Because resettlement normally takes place outside of legal avenues for seeking asylum under the Refugee Convention, states are often inconsistent to the point of capricious as regards setting out clear and reliable rules on resettlement. While all refugees are vetted for resettlement (usually by UNHCR, but a number of states do their own vetting which is expensive and duplicates the work both for the authorities and the refugees), one of the consistent issues is whether the individual is a security threat to the potential host country. Again, the lack of clear and consistent criteria (let alone appeal rights) on the basis of which security decisions are taken, increases the precariousness of resettlement for refugees themselves. Thus, the importance of multi-annual programmes and predictable and efficient procedures which are applied without discrimination is vital.
UNHCR has established the following criteria for determining refugees as eligible for resettlement: (1) Legal and/or physical protection needs; (2) Survivors of violence and/or torture; (3) Medical needs; (4) Women and girls at risk; (5) Family reunification; (6) Children and adolescents at risk; and (7) Lack of foreseeable alternative durable solutions. According to UNHCR’s criteria, there are three levels of priority: emergency, urgent and normal. In the UK’s new resettlement plan, it should respect the UNHCR criteria and implement them in national law. This will avoid unnecessary duplication of efforts and time and reduce the risk of holding out promises of resettlement to refugees who are ultimately never chosen. It is also important for the UK to remember its obligations under the UN Convention on the elimination of all forms of racial discrimination 1969 and to ensure that its criteria for resettlement are consistent with these obligations.
Robust reception and integration are key components to any resettlement programme. Once again, UNHCR has produced a valuable tool for states: a handbook on the integration of resettled refugees. Not only does it cover all of the important features necessary for an integration programme to be successful, but it also provides detailed criteria against which to assess the success or otherwise of a resettlement programme from the perspective of integration. It also includes substantial information on ensuring the sustainability of refugee integration and recommendations designed to improve outcomes.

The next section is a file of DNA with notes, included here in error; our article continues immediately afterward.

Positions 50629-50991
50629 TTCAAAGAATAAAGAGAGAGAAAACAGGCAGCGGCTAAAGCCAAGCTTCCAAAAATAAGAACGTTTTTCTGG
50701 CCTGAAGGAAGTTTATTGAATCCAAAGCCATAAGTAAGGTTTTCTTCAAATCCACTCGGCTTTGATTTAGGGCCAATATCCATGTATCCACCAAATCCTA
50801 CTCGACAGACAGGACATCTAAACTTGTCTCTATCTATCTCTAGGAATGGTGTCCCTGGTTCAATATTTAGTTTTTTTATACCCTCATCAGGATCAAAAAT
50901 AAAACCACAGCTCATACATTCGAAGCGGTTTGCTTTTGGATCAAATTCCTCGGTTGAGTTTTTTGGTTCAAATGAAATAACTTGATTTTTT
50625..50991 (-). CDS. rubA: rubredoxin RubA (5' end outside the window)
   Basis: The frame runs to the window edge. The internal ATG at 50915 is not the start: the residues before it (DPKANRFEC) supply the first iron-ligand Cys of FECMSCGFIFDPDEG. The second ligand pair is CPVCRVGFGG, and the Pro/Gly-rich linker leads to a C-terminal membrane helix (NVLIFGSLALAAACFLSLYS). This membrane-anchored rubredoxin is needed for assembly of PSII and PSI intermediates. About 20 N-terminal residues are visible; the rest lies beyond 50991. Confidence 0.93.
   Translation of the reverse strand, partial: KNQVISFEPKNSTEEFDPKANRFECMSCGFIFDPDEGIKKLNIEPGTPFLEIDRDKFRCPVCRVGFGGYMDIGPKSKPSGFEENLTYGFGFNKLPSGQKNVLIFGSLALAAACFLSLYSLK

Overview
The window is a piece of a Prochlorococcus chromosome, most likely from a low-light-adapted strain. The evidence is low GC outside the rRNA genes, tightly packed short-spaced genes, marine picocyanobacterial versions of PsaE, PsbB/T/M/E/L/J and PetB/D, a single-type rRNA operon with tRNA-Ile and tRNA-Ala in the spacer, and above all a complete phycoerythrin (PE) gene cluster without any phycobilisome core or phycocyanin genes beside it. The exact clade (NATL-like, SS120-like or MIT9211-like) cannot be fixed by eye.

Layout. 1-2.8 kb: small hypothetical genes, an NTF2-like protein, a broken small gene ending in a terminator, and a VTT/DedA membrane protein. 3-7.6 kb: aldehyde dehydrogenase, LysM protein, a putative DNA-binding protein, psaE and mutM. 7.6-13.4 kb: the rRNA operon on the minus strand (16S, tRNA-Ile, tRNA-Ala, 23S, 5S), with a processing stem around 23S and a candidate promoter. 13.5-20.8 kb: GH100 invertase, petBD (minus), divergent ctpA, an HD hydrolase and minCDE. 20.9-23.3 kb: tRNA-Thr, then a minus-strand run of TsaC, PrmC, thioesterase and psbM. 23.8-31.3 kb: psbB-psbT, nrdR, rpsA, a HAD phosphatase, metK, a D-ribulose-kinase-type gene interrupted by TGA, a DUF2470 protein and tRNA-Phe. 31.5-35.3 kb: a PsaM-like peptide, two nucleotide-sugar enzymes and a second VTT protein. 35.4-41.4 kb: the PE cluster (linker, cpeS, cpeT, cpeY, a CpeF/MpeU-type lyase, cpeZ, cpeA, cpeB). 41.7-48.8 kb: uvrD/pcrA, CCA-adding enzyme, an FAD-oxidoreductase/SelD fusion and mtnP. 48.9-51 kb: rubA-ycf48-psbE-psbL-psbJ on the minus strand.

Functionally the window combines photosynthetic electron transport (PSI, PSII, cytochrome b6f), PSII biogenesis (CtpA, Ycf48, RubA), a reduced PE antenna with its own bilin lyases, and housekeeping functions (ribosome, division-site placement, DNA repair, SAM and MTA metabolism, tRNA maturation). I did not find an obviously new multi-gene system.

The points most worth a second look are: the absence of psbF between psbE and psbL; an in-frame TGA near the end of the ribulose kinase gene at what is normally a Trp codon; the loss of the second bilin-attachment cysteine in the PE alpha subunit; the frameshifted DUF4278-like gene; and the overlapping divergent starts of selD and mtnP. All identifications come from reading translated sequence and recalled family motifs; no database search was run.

It is important that in designing a new refugee resettlement programme, the UK builds on the existing evidence and experience which UNHCR has put at its disposal. The implementation of UNHCR guidelines would be a very good starting point for the UK.
Refugee resettlement is an important component to relieve pressures on states hosting substantial numbers of refugees and to provide refugees with a real opportunity to build a new life. But refugee resettlement can never be an alternative to fair and effective refugee status determination procedures for spontaneously arriving refugees. These procedures must be consistent with the Refugee Convention and UNHCR guidance. While resettlement is an important and valuable tool in providing international protection, it must not be instrumentalised to undermine the Refugee Convention duty on all signatory states to abide by the key obligation of the Convention: non-refoulement. Anyone fleeing persecution must be entitled to arrive at the borders of the UK and seek asylum. Such persons must never be sent back to persecution, instead they must be provided with reception conditions and fair and efficient asylum procedures, including a right of appeal with suspensive effect.